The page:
A year-long series of weekly essays re-imagining the Reforming Church. This is not a scholarly effort, crafting neither an ecclesiastical nor a theological system. Rather, it is simply a futurist’s snapshot – it is how I imagine the church proceeding forward through the next decades in the tradition of the Reformation.
“Grace to you and peace from God our Father and the Lord Jesus Christ.” – Philippians 1:2
The Reforming Church is Ecumenical! The bottom line for the Reforming Church is a genuine and organic partnership with all churches accepting the prophetic commission to serve in the name of Jesus Christ.
Ecclesiastical alliances based on agreements, doctrines, and teachings are hard won, and while the Reforming Church seeks every opportunity to find common ground theologically with other Christian Churches, it accepts that its alliances in service bring the whole Church, in its many divisions, into unity under the name of Jesus Christ.
Even so, the theological and ecclesiastical standards of the Reforming Church are firmly grounded in Scripture. It is this clarity, its strong identity with Jesus Christ in scripture, that allows the Reforming Church to stand in unity with other communions whose ecclesiology differs theologically.
While the Reforming Church lives with the tension that this unity is far from perfect, it declares itself one with the whole Church of Jesus Christ. To do this it first finds affirmations across ecclesiastical communions where there is agreement. Often it is a basic creedal statement that is shared across the communions, such as the Apostles’ Creed. In matters where there is no agreement, the Reforming Church strives for a differentiated consensus in which the various parties acknowledge their differences, and yet choose to stand as one church.
The Reforming Church expresses what it holds to be true theologically without being prejudicial, divisive, misleading, or malicious. It speaks clearly and boldly where it finds agreement with other communions and humbly, in an open spirit, in matters where there is no agreement.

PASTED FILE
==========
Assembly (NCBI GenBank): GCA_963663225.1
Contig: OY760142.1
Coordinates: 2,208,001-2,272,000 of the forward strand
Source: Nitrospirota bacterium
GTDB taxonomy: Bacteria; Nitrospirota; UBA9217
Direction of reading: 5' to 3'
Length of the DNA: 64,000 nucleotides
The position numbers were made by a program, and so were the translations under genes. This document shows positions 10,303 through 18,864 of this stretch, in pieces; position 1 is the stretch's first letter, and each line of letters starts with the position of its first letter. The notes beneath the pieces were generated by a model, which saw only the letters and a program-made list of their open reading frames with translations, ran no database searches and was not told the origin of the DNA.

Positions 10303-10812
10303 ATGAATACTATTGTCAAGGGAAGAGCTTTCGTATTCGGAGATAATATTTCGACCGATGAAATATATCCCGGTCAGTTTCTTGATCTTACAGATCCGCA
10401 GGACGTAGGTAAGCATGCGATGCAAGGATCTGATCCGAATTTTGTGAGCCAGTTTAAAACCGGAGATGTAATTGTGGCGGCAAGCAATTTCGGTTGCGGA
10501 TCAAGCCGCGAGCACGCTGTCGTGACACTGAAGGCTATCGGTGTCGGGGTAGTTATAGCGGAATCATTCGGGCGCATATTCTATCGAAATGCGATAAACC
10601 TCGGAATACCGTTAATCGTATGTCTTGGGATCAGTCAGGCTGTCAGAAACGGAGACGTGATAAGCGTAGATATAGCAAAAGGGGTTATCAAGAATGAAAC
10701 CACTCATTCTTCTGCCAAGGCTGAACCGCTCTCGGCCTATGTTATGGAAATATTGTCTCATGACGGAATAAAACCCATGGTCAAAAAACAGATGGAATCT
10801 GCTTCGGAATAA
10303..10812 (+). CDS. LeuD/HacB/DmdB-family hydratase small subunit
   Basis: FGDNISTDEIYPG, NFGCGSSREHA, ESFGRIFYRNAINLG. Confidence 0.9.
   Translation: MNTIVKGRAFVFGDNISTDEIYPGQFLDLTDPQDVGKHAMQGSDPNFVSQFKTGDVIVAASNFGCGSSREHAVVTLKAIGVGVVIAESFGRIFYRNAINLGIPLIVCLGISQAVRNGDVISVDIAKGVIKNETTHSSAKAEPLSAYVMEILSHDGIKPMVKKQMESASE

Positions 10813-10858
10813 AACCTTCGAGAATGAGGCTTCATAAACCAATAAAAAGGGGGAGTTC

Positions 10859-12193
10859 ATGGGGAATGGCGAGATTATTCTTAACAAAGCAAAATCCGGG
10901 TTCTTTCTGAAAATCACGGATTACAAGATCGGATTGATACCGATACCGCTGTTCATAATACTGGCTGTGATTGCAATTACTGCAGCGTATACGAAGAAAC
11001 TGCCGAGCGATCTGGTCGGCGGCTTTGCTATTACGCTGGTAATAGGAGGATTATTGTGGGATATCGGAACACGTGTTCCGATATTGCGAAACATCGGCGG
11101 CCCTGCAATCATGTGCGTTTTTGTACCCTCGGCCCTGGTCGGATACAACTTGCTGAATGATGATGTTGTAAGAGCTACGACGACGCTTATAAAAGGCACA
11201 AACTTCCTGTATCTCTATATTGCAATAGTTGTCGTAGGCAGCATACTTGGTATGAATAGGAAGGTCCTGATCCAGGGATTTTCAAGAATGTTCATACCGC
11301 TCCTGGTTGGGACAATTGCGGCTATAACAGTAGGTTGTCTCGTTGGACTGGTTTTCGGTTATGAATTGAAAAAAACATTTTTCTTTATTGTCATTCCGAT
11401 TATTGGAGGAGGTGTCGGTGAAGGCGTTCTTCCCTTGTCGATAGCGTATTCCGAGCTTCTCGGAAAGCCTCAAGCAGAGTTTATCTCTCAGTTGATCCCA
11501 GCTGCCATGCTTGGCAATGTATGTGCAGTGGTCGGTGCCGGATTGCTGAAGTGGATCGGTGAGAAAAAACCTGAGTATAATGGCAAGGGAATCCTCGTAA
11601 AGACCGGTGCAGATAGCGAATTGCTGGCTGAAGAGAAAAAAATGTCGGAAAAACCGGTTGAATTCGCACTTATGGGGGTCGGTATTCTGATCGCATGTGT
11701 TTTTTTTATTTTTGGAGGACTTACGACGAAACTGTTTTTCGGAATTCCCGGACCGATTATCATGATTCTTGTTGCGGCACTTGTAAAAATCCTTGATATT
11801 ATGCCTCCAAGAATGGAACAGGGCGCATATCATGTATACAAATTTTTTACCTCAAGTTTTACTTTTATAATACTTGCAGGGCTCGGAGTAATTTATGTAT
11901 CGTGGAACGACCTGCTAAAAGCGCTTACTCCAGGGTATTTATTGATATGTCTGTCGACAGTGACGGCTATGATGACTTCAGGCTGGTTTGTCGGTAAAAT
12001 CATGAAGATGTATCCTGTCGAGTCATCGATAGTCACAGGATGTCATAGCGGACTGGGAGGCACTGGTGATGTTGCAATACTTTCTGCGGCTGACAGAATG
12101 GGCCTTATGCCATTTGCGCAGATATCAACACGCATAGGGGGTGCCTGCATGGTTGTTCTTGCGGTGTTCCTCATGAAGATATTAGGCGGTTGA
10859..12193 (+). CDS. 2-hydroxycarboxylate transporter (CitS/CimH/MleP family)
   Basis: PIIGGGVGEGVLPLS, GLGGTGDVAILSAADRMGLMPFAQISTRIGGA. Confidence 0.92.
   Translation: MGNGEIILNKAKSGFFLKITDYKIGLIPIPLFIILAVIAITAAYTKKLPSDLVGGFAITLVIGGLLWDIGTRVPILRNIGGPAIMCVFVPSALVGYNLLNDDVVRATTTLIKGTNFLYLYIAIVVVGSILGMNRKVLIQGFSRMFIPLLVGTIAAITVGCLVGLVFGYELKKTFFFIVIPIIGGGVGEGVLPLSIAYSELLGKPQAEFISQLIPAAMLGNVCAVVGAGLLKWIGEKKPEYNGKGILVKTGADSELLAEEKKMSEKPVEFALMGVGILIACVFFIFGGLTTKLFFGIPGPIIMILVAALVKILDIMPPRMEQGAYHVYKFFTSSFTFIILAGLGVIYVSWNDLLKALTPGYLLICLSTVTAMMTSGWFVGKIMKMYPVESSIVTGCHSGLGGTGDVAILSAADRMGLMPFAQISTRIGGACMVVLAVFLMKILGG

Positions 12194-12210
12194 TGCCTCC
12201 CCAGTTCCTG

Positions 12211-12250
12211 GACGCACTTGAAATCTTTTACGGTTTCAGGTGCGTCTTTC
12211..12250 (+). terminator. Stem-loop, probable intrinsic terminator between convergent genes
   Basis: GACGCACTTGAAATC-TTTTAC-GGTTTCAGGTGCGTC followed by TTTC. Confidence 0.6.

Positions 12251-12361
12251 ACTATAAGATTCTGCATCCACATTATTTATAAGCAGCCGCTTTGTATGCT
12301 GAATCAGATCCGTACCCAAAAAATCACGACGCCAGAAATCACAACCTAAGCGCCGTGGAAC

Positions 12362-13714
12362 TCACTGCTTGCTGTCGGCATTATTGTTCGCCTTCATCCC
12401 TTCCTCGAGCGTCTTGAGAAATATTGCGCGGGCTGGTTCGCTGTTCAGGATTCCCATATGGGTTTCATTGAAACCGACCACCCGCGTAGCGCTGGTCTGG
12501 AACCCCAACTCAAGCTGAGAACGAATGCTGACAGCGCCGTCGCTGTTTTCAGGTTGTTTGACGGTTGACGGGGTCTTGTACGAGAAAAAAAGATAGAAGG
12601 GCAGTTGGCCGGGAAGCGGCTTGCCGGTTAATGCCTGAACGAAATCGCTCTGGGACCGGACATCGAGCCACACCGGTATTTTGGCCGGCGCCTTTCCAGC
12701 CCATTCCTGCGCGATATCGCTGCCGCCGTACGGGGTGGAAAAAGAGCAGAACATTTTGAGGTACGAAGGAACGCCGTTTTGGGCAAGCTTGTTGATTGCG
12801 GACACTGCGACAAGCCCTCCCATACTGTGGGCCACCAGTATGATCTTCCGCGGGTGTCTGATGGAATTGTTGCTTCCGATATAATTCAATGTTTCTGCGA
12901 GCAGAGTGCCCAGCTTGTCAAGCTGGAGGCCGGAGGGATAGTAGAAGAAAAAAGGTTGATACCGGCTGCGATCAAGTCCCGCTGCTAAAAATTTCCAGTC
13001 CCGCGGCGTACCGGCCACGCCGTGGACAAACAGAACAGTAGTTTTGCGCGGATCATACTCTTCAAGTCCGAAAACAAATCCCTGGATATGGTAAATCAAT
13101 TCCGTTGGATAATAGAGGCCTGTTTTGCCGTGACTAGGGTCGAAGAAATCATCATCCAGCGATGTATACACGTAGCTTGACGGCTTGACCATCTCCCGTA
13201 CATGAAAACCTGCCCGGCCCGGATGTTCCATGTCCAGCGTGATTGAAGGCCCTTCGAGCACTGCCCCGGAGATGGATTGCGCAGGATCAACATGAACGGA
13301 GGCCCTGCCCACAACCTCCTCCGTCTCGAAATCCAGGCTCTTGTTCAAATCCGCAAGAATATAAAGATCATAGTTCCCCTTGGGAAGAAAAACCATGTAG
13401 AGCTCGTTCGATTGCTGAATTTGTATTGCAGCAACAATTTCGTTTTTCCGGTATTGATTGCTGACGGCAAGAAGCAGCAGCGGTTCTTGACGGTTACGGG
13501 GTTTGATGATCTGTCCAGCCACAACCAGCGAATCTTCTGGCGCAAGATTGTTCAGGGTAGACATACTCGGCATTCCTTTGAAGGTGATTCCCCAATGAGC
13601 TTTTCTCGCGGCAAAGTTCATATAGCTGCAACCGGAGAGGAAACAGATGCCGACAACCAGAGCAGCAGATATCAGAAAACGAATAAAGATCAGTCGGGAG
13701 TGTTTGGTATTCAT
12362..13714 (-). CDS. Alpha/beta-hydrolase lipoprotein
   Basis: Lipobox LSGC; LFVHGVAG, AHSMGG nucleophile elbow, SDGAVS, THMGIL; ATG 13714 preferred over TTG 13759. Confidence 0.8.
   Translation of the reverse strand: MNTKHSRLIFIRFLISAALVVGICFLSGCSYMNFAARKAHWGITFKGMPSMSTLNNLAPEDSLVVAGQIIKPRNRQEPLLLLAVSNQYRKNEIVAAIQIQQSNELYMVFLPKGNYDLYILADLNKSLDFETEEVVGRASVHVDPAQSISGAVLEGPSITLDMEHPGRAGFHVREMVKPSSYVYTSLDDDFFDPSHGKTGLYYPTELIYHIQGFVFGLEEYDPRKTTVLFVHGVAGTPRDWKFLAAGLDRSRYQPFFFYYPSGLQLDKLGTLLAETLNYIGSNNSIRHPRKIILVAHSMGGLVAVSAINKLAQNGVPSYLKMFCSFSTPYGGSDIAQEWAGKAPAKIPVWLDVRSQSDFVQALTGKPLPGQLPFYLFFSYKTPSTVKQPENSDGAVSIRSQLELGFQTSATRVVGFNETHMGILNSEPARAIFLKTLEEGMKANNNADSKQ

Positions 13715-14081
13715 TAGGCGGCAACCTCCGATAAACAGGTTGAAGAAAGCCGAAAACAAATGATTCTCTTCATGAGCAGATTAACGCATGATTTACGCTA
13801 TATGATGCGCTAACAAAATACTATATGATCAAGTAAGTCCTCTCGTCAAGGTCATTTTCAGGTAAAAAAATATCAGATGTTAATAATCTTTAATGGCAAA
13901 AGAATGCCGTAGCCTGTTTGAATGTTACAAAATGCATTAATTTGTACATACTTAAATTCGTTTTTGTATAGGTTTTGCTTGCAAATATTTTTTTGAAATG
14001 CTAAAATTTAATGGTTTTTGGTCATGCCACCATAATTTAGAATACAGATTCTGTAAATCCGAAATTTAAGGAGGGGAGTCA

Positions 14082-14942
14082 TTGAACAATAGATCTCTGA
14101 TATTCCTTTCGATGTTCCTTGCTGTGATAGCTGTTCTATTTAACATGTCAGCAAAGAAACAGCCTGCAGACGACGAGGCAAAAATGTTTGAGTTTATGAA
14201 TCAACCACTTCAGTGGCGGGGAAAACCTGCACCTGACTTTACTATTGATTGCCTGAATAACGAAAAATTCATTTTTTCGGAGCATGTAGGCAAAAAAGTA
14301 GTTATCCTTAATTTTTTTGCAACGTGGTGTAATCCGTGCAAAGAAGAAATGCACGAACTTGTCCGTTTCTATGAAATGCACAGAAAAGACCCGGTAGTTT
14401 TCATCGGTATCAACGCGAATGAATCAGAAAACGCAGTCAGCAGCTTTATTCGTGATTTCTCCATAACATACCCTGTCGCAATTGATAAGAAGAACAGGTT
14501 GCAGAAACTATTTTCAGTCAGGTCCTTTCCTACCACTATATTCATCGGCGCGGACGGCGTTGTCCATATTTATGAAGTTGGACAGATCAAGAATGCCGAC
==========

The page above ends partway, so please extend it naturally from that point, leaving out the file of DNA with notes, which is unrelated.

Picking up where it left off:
It is in matters of disagreement that The Reforming Church welcomes continuous conversations with dissenting communions. Acknowledging the divide between Churches to be genuine solid places where earnest people stand, the Reforming Church declares unity with all Christian Churches. While it may appear that theological and ecclesiastical differences cannot be bridged, the Reforming Church is tenaciously committed to stand in unity anyway. The Reforming Church is always hopeful that as long as it can continue to walk with the dissenting Churches that God’s Holy Spirit will work in them until they are able to make a common affirmation. In keeping troth with one another, the Reforming Church believes a new consensus can be found.
Despite the struggle to find unity, the Reforming Church is always pointing to the place where the whole Church has found that perfect unity When the Church is serving “the least of these” (Matthew 25:40), this service is the tie that binds the Reforming Church to all other Christian Churches. And whether that unity is symbolic or organic, the Reforming Church willingly binds its hands with all who serve in the name of Jesus Christ.
To the only wise God, through Jesus Christ, to whom be the glory forever!” – Romans 16:27